Dementia: a disability?

I have recently seen a question that asks if you consider yourself being disabled living with dementia.   I think this is a really interesting question.

One of the meanings as in the English Oxford dictionary is:

Disabled:  1(of a person) having a physical or mental condition that limits their movements, senses, or activitieshashtag person not disability

Do I consider myself having a disability?  Yes I do have a disability because I am now limited but not restricted in what I do.  But the whole question of whether living with dementia is a disability is another question all together.  Some would argue no, because it is a life limiting disease not a lifelong disease, but even that argument does not stand up, because there are other diseases such as MS (Multiple Sclerosis), or Anxiety and Depression that can be equally life limiting.

I think the difficulties lay with getting a diagnosis in the first place.  Do you have a disability only when you have a diagnosis?   It would seem so.  Which brings me back to Dementia.  Speaking for myself, I consider it to be a disability because I can no longer carry out my everyday life in the way I used to, mainly because my mental capacity to organise things is diminishing.   Physically my body is not working like it should either as the signals and messages from my brain are getting more foggy.   Mentally, I can go into a ‘meltdown’ where I need to shut down in peace and quiet, alone, when things get too much to process.   So yes, I would consider myself to have a disability.

 

As I have said before I have two disabilities, but Dementia can mean the other is overlooked.  Fibromyalgia for me means living with constant pain restricting my physical abilities.  During a ‘flare up’  the pain and exhaustion is so intense throughout my body that I do very little other than sleep.  Fibro ‘fog’ melds with dementia to shut me down for a week or however long it is.   However, I may not tell anyone around me that I am in more pain than usual because I live with it dailyinvisible_disability_stickers-r449f8209b2e24f9e99cbbfda6d03ece2_v9i40_8byvr_324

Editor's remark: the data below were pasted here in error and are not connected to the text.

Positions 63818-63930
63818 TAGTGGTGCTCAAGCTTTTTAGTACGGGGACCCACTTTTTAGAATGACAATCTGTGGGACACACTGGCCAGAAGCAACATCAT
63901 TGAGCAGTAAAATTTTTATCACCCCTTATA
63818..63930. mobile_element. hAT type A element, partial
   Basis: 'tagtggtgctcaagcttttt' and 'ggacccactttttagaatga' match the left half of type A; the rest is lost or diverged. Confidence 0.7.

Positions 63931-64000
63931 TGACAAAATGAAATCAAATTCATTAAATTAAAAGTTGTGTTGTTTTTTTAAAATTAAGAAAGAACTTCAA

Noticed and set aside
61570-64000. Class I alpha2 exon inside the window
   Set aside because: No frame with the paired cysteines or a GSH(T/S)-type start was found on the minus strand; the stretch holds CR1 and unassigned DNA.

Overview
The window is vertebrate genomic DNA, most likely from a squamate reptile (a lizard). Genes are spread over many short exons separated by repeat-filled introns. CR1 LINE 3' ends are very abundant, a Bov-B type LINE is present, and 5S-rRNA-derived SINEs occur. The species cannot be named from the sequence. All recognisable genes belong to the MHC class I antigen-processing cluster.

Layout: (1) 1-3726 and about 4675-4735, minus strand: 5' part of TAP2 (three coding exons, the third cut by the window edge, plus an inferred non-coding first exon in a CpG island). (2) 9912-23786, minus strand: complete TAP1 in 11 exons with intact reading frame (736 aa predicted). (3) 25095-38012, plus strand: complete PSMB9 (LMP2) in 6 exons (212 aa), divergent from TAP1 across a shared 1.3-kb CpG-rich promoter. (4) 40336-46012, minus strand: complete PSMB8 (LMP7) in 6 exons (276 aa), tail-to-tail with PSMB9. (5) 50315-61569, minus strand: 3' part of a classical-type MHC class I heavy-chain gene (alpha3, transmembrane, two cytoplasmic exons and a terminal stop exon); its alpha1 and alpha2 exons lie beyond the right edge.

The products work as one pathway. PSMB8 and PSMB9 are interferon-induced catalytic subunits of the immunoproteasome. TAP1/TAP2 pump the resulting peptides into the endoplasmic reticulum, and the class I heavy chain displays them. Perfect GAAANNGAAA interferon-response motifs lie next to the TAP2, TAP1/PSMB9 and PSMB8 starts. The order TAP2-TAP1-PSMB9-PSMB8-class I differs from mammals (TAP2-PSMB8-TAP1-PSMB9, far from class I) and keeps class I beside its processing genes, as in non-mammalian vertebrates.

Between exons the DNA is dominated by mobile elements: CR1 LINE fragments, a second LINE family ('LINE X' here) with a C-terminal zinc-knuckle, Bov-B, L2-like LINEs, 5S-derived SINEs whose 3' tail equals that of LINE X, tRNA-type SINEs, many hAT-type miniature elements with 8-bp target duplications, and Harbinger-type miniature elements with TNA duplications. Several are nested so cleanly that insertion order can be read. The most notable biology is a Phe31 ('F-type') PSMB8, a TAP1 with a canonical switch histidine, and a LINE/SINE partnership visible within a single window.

Does this stop me doing things?   It slows me down certainly, but you can adjust your life to cope with it as much as you can.  Disability is a noun and identifies what hinders me, but does not stop me.

Disability is a word to bear in mind only, for each and every person has their own abilities or disabilities.

As per usual, these are my views alone and are not necessarily definitive information.

Crash…

That’s what I am talking about.  Last night the pain started.spikes1There is no position to sit with my legs to stop the pain, the burning of my knees, the deep screaming pain creeping with long spiky fingers along my leg muscles, shoulders, arms, wrists…..

And crash….the intense exhaustion that pushes me down.  Fibromyalgia.  I can never forget that I have it, but I do ignore it on the whole.   When the flare up comes and crashes me down there is no ignoring the invasion of torture surging around my body.   Blooming dramatic eh!   Anybody with Fibro or CFS or ME with tell you there is no drama about it, it’s ridiculously real.  Fibro Fog, heard of it?  Same with CFS – the foggy confusion turning your brain thoughts into a mush.   Well Mr. Nasty Fibro, Ive got Alzheimer’s you can’t get one over on me!   I have strategies, and things in place for the likes of you.

Living with dementia and coping with another disability is all about managing it.   I don’t take any medication for my Fibromyalgia.  Yes, that’s right, zilch, nada, none.    I have tried the usual Amytriptaline, Pregabalin and codeine etc, but each one has side effects.  I have already talked about this before but it doesn’t hurt to go over it.